The volume of fixed deposits with the banking system fell by 2.41 per cent in the second quarter ending in June compared to January-March, dwindled by lower interest rate.
The amount of fixed deposits decreased by Tk 139.4 billion to Tk 5.67 trillion in the three months to June compared with the preceding quarter.
The volume of savings deposits, on the other hand, grew by nearly 9.0 per cent to Tk 2.7 trillion in April-June period over January-March.
The current share of fixed deposit to total deposits is nearly 45 per cent while savings accounts belong to over 21 per cent.
The deposits of current and cash accounts also expanded by nearly 11 per cent during the period compared with the negative growth of the same in January-March.
The official statistics came in the latest publication of the central bank.
In the meantime, bankers say that the fall in interest rate was the key reason behind the drop in the fixed deposit with the banking system.
Currently, the rate of interest on the fixed deposit is around 6.0 per cent, almost half than that of the offered by banks.
The bankers said many are now investing in the capital market or other alternative instruments as the time deposit is no more lucrative to many.
They also said bankers now focus on the savings and current accounts as a means of minimising their liabilities.
Ali Reza Iftekhar, chairman at the Association of Bankers Bangladesh, told the FE the FDR volume fell due to the cut in interest rates.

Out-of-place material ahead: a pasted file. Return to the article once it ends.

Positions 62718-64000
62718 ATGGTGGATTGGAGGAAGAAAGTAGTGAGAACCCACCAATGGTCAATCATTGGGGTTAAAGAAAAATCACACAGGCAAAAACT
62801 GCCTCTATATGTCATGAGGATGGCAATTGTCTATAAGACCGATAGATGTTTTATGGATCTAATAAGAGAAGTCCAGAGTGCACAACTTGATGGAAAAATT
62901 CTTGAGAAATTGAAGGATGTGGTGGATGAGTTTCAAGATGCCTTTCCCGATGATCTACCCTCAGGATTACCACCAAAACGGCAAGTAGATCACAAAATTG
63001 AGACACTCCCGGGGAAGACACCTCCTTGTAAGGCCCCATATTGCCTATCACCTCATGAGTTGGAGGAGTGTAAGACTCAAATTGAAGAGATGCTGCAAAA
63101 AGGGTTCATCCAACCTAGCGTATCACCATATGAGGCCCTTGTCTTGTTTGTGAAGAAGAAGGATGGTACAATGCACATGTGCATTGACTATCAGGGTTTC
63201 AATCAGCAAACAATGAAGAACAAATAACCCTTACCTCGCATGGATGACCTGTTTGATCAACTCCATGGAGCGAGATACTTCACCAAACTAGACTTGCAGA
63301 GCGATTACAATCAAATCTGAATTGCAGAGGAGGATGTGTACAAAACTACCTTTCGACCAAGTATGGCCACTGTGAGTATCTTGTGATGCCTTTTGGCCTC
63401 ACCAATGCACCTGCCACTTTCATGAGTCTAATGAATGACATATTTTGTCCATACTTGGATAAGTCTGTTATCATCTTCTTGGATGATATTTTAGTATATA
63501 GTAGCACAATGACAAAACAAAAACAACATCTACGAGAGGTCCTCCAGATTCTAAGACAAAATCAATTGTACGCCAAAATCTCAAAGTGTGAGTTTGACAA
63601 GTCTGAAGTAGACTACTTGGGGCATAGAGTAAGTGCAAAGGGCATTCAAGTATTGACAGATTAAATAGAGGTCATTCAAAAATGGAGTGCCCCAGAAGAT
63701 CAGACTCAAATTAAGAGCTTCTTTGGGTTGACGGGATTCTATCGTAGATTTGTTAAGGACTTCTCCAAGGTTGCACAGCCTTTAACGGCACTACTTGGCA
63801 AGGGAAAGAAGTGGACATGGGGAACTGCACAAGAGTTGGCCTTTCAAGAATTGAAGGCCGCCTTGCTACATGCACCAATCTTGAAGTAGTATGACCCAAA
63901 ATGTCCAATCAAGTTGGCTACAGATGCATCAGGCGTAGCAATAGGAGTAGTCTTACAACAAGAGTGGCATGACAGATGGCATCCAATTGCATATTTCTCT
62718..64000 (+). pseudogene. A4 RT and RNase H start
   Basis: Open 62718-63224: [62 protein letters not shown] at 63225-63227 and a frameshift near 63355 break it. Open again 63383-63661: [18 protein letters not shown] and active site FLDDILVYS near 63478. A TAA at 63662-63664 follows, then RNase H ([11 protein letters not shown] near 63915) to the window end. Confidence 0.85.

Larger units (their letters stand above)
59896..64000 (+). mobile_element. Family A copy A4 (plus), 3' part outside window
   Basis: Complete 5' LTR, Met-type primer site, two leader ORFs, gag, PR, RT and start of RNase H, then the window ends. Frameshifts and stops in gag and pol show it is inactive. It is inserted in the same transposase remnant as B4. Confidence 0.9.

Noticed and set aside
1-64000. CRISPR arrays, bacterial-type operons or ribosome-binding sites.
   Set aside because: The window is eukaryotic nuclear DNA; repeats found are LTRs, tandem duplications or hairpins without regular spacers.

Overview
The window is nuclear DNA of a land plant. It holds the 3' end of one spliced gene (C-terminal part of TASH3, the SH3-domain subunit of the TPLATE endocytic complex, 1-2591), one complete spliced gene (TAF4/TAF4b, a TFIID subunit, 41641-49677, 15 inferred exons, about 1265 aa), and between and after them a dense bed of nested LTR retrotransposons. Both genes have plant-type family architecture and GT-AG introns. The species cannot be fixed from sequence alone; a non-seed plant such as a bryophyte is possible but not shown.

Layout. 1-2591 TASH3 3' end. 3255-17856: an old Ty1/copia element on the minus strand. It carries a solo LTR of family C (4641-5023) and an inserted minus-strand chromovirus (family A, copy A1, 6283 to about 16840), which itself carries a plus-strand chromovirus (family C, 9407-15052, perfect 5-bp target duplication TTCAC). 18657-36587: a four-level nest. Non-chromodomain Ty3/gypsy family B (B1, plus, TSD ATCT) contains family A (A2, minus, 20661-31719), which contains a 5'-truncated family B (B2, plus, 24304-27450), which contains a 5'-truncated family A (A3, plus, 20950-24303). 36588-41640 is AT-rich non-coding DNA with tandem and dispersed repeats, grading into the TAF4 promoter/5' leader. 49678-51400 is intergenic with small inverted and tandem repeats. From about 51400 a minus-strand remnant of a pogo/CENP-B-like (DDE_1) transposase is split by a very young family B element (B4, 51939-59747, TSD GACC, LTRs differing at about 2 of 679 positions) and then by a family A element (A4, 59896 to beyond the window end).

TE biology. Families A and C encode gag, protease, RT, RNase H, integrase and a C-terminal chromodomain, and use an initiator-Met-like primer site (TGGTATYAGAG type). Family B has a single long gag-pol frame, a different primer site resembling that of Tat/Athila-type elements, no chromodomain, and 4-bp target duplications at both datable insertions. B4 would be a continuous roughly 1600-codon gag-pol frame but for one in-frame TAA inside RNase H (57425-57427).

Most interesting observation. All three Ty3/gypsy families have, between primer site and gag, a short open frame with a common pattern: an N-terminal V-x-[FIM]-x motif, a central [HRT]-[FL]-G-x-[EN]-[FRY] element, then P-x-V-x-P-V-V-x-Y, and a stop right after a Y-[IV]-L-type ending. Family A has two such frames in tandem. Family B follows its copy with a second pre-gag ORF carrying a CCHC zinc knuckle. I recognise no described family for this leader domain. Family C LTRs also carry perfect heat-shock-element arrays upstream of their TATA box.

He said the money is now stuck with the savings and current accounts as the clients are in a dilemma over whether they will again deposit it with the time deposit or not.
“The clients are now in a dilemma over whether they will deposit again as the FDR or not,” he said.
Mr. Iftekhar, also managing director and CEO at the Eastern Bank Limited, said such situations were rightly reflected in the savings and the current accounts as the resources remained with such accounts.
Syed Mahbubur Rahman, managing director and CEO at the Mutual Trust Bank (MTB), told the FE that bankers are now focusing on the savings and other short term deposits instead of time deposits.
He also said another key reason for an increase in the savings is the rise in remittances in recent months.
“There was a huge inflow of remittances in recent months leading to the rise in the overall volume of savings accounts.”
However, the share of private sector deposits was 80.99 per cent while the public sector deposits accounted for 19.01 at the end of April-June, 2020.
Private sector deposits increased by 4.80 per cent at the end of the quarter under review as compared to the preceding quarter (Jan.-Mar., 2020).